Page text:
Allsup is hosting a free, live True Help® web event on Tuesday, November 10th, 2015 for veterans. The event is interactive and will run from 11 a.m.-12:30 p.m. and participants can ask questions to the presenters during this time. After the event, access will be made available on demand and you may still submit questions and receive answers via email.
The web event topics include help with:
- VA disability appeals
- Mental health and wellness
- Understanding ‘presumptive’ conditions
- Social Security Disability Insurance (SSDI)
- Brett Buchanan, VA-Accredited Claims Agent, Allsup
- Brett Buchanan, VA-Accredited Claims Agent, Allsup
- Ingrid S. Herrera-Yee, PhD, Manager, Military & Veterans Policy and Support, National Alliance on Mental Illness
- Susan Gulas, RN, MSN, Coordinator, American Parkinson’s Disease Association/Dedicated Veteran’s Information and Referral Center
- Ray L. Stratton, Jr, USN (retired), Veteran Representative, St. Clair County Suicide Alliance Group
- Peter Dodgem, Project Leader for Military Family Outreach, National Alliance on Mental Illness, Southwestern Illinois
The following information is direct from the press release:
Help with VA Disability Appeals
According to the U.S. Department of Veterans Affairs (VA), more than 3.9 million veterans receive VA disability benefits. About 294,000 veterans began receiving VA compensation benefits in 2014.
“Currently, the average processing time for an initial decision is 136 days,” said Brett Buchanan, VA-accredited claims agent with the Allsup Veterans Disability Appeal Service®.
The number of veterans with appeals pending is growing.
“Veterans have one year to appeal if they are denied or don’t agree with their rating,” Buchanan explained. “The VA publishes in 2014 it took an average of 330 days for that appeal to be decided by the Regional Office. If a veteran appealed that second decision to the Board of Veterans’ Appeals, or BVA—it took on average 1,038 days for the BVA to make a decision. Appeals volume has grown 26 percent since 2013.”
The most prevalent service-connected disabilities include post-traumatic stress disorder (PTSD), tinnitus, hearing loss, knee and back pain and scarring. Veterans filing for VA compensation have an average of five different service-connected disabilities.
“The combination of disabilities, the complexity of the VA disability process, and scores of backlogged claims highlight the need to help veterans understand their representation options,” Buchanan said.
Help with Mental Health and Wellness
According to NAMI, military and veteran families experience high rates of stress and mental health symptoms. These may be related to multiple deployments, the challenges of life in the armed forces, and changes occurring among service members, veterans and their families.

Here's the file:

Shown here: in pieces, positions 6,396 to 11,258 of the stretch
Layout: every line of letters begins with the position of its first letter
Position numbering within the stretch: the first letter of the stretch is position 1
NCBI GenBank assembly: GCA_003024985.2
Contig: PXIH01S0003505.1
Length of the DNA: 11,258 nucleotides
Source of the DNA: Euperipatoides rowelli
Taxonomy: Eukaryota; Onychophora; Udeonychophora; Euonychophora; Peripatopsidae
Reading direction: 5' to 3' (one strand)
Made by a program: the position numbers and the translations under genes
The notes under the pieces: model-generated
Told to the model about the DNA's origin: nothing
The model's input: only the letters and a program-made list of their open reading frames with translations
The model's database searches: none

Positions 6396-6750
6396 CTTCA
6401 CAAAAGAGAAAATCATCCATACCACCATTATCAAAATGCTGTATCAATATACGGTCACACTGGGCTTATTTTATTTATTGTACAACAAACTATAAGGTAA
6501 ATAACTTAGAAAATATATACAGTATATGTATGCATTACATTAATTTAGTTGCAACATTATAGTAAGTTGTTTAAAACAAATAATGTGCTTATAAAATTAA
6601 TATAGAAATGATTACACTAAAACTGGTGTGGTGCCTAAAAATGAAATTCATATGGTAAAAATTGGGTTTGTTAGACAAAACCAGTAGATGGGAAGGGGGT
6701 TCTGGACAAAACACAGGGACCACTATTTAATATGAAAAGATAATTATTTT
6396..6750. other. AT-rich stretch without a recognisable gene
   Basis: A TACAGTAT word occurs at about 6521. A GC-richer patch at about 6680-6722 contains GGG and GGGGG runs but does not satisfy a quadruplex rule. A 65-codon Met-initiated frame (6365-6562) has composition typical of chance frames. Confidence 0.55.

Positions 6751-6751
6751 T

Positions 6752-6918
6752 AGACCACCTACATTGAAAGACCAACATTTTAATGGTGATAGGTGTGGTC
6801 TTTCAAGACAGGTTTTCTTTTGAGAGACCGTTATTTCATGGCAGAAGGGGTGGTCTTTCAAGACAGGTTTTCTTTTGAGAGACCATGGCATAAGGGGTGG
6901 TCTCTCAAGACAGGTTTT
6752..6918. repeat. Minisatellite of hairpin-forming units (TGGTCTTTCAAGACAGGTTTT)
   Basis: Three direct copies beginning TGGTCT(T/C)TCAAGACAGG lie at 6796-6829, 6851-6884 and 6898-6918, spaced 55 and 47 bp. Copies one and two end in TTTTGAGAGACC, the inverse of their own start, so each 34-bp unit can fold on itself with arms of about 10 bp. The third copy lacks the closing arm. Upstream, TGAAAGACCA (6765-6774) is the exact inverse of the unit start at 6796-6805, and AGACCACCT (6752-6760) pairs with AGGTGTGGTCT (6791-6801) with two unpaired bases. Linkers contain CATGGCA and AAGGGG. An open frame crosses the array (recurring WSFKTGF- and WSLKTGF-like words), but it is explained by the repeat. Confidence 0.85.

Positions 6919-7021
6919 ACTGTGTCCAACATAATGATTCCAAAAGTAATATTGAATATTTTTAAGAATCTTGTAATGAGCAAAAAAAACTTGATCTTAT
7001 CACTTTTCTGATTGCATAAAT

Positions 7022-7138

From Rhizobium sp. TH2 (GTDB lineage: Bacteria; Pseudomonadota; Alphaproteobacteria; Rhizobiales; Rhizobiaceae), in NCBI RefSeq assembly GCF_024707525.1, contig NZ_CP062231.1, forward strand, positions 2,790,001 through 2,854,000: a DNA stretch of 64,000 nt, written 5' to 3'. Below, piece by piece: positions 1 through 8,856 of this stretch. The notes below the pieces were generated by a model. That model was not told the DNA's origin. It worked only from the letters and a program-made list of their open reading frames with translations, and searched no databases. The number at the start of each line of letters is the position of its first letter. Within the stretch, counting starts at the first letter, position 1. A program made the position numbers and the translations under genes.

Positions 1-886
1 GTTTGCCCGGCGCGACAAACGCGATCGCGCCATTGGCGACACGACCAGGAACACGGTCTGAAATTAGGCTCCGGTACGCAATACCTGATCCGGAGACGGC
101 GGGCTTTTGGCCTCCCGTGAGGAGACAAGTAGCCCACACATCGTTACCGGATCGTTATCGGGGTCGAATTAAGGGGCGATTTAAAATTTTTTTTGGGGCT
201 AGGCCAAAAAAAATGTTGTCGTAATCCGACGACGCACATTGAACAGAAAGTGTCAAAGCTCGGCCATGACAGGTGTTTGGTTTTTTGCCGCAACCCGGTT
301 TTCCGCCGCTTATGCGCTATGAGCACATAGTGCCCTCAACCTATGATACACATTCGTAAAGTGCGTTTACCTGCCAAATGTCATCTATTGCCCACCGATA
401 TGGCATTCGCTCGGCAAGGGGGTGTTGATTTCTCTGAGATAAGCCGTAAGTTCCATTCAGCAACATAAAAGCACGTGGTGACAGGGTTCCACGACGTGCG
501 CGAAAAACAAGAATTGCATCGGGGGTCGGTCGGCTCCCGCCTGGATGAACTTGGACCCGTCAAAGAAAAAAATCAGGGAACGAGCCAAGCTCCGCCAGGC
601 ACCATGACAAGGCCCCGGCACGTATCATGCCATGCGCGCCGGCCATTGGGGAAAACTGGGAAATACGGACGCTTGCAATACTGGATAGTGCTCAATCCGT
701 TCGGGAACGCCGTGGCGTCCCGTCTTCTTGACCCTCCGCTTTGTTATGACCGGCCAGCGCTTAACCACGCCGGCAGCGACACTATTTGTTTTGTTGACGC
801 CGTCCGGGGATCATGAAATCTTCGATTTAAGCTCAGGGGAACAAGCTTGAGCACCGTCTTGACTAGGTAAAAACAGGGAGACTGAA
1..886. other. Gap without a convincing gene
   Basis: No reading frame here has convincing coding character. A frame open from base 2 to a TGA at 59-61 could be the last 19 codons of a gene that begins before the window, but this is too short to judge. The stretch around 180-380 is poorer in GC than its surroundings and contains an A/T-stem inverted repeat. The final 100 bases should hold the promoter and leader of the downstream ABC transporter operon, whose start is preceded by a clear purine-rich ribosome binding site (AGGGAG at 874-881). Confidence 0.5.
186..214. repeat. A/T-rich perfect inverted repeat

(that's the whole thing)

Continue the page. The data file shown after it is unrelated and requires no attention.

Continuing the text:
Ingrid Yee, NAMI manager of Military and Veteran’s Policy and Support, will share information about NAMI Homefront—a free educational program for families, caregivers and friends of military service members and vets with mental health conditions.
Additional mental health resources and perspectives from veterans living with mental illness will be shared during the Web event, which includes an interactive chat room.
Help Understanding ‘Presumptive’ Conditions
The VA presumes that specific disabilities diagnosed in certain veterans were caused by their military service, a basic requirement for VA disability. One example of a presumptive condition is Parkinson’s disease among Vietnam veterans exposed to Agent Orange.
Linda Gulas, APDA veteran information and referral coordinator, will share resources available through the Dedicated Veteran Information and Referral Center for Parkinson’s disease.
Information on all VA presumptive conditions will be available during the Web event.
Help with Social Security Disability Insurance (SSDI)
The Social Security Administration (SSA) has initiatives designed to speed up the disability claims process for veterans meeting certain qualifications, but these efforts do not guarantee benefits for veterans seeking SSDI.
Among veterans receiving VA compensation, it’s estimated from 3.6 percent to 15.9 percent also receive SSDI benefits, based on data from the Center for Retirement Research and a 2007 Veterans’ Disability Benefits Commission report. The commission found indications that veterans with the most severe disabilities did not know they were eligible to seek SSDI benefits, or they were denied benefits by Social Security.
“Veterans must meet very specific criteria to qualify for the SSA’s expedited programs,” said Tai Venuti, Allsup manager of Strategic Alliances. “During the Web event, I will explain the criteria for each program and how an SSDI representative can advocate for them to receive the benefits they deserve.”
Allsup and its subsidiaries provide nationwide Social Security disability, veterans disability appeal, re-employment, exchange plan and Medicare services for individuals, their employers and insurance carriers. Allsup professionals deliver specialized services supporting people with disabilities and seniors so they may lead lives that are as financially secure and as healthy as possible. Founded in 1984, the company is based in Belleville, Illinois, near St. Louis. Go to Webinar.Allsup.com for more information.
To register for this event click this link to the webinar event page on Allsup’s site.
Other True Help webinars:
- True Help with Health Insurance when Disability Strikes, now on demand.
- True Help Telling Your Story, now on demand.
- True Help Returning to Work, now on demand.